Here at BIS we are currently enjoying Book Week, a celebration of the written word, the chance to escape to another world through the writing of others.
When interviewing famous people such as sports starts, musicians and actors, a question often asked is: What do you do in your down time or with time off? The answer that features most is reading.
Reading for pleasure is always cited as one of the top answers to this question. If we asked all adults this question I am sure we would get a large majority saying the same thing. Giving children the skills to be able to read is hugely important so amongst all the advice that parents get about raising their children, here's one that deserves to be at the top of the list: don't stop reading to your children. Even when they can do it themselves.
The British National Literacy Trust surveyed 1,000 children aged seven to eleven, they found 50% of eight and nine year olds were rarely or never read to at home. Just 30% of ten year olds spent time reading books with an adult.
When children begin to read by themselves, normally between the ages of six and eight, they enter what researchers have defined their comprehension gap years. A lot of children have such depth of comprehension when listening, but their skill for sounding out words impedes them and stops the flow of comprehension when they are left on their own. They should certainly read on their own, but they should also be read to. Between the ages of six to thirteen, adults have an opportunity to inspire children to grasp texts out of their reach.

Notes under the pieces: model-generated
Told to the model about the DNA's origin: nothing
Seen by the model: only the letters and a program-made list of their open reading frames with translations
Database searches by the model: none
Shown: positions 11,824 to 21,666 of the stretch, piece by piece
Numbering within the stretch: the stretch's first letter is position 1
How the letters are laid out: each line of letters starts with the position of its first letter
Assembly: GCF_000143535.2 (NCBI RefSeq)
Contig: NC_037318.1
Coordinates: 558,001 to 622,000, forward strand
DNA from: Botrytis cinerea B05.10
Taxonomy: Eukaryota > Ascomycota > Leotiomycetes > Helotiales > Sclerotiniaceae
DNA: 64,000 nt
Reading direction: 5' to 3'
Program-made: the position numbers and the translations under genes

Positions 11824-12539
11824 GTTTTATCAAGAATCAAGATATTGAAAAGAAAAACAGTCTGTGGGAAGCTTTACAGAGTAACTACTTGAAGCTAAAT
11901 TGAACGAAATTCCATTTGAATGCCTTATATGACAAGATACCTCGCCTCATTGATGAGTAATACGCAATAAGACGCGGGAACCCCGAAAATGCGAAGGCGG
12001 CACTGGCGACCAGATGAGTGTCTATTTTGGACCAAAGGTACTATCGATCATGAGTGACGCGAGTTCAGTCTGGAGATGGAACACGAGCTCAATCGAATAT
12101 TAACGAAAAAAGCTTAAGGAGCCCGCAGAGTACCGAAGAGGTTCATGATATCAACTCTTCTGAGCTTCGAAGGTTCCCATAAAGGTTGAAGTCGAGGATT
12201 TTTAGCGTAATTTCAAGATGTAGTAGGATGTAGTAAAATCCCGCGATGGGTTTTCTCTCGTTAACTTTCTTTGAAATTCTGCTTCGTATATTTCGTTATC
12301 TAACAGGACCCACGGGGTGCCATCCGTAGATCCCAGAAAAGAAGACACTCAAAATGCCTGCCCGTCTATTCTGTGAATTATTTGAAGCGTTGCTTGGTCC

Our top tips to keep children interested in reading throughout primary school include exposing them to a variety of books, taking it in turns to read, ensuring the child understand new words and discussing the characters and plot.
Research from The British National Literacy Trust also found pupils are more likely to read above the expected level for their age if they enjoy books for pleasure. A spokeswoman for the trust said: ‘Parents are really important reading role models and our research shows that children’s attitudes to reading improve the more they see their parents read, so we’d encourage all parents to make time for enjoying a good book themselves.’
Dee Grimshaw, Deputy Head Teacher at An Phu Primary